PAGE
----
The board’s subsequent editorial has honed in on our commitment to work on developing solutions for the discharges that have been extremely taxing on the St. Lucie and Caloosahatchee estuaries. That’s a commitment we fully intend to honor.
While the editorial seemed mostly interested in the commitments we made for the future, our farmers have been part of the solution of cleaning up the Everglades over the past decades.
Here is what U.S. Sugar has done in the way of conservation, Everglades restoration and environmental advocacy to date:
Using best management practices, we have worked to reduce phosphorus in the water flowing off our farms by an average of 56 percent — well above the state/federal requirement of 25 percent. As a result, 90 percent of water on the approximately 2.4 million acres in the Everglades south of us is meeting the stringent 10 parts per billion standard for phosphorous.
Farmers in the Everglades Agricultural Area have in recent decades sold 120,000 acres of sugar-cane farmland to the state, of which approximately 30,000 acres have been used to design or construct the A-1 and A-2 reservoir projects south of Lake Okeechobee. If it is determined that additional storage is needed in the EAA after the Comprehensive Everglades Restoration Plan (CERP), Restoration Strategies and the Modified Water Deliveries projects are implemented, this storage can be expanded by increasing the levee and pump capacity without having to purchase additional lands, which takes farmland out of production, results in job losses, reduces the tax rolls and harms communities. We believe this is a much more cost-effective storage solution on land the state currently owns and would not significantly detract from the planned solutions in the northern, eastern and western parts of the lake.
We will continue to support elected leaders on both sides of the aisle that share our commitment to finishing the CERP projects started nearly two decades ago and the South Florida Water Management District priority projects. We believe CERP represents the best path forward to provide relief to the entire Lake Okeechobee system. When initially developed, district scientists estimated the completion of CERP and district priority projects would reduce the discharges significantly from happening once every three years to once every 10 year events. We also strongly support the Central Florida Everglades Planning Project, which calls for restoring the timing and the distribution as well as storing water south and moving it south.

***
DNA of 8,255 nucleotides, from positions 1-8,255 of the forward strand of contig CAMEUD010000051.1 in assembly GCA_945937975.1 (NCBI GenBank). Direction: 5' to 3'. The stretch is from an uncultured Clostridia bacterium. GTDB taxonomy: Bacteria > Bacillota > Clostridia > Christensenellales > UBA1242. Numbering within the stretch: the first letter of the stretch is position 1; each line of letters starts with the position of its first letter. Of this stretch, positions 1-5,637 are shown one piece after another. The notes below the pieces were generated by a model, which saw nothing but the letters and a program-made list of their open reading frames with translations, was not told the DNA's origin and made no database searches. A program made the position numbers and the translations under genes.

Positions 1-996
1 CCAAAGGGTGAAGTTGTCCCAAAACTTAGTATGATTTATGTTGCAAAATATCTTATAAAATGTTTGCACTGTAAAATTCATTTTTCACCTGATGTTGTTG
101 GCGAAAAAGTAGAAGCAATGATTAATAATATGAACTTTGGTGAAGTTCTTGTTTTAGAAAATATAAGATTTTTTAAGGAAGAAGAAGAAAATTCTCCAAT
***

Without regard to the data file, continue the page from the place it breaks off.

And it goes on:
We also have hosted thousands of Floridians from neighboring communities, including from the Treasure Coast, on tours of our farming operations to show our commitment to conservation, proper land stewardship and sustainability.
We agree with scientists and engineers at the South Florida Water Management District, legislative and congressional leaders and even some members of the environmental community who have concluded the best way to provide substantial improvement to the St. Lucie and Caloosahatchee estuaries is to accelerate funding for existing federally-authorized projects.
In addition to our actions, we also want to continue playing a meaningful part in the conversation, which is why we are engaging with newspaper opinion leaders, communicating digitally, and placing newspaper advertisements on the Treasure Coast and in Southwest Florida to provide information about the issues and our company of 2,500 hardworking Floridians.
We recognize that the people of the Treasure Coast region want and deserve solutions that will prevent the discharges from occurring in the future.
U.S. Sugar employees live, shop and enjoy time outdoors here, too. We owe it to future generations of Floridians to find the right solutions that balance the economic needs of our state and our people with the needs of our environment.
Malcolm “Bubba” Wade Jr. is senior vice president of corporate strategy and business development for Clewiston-based U.S. Sugar.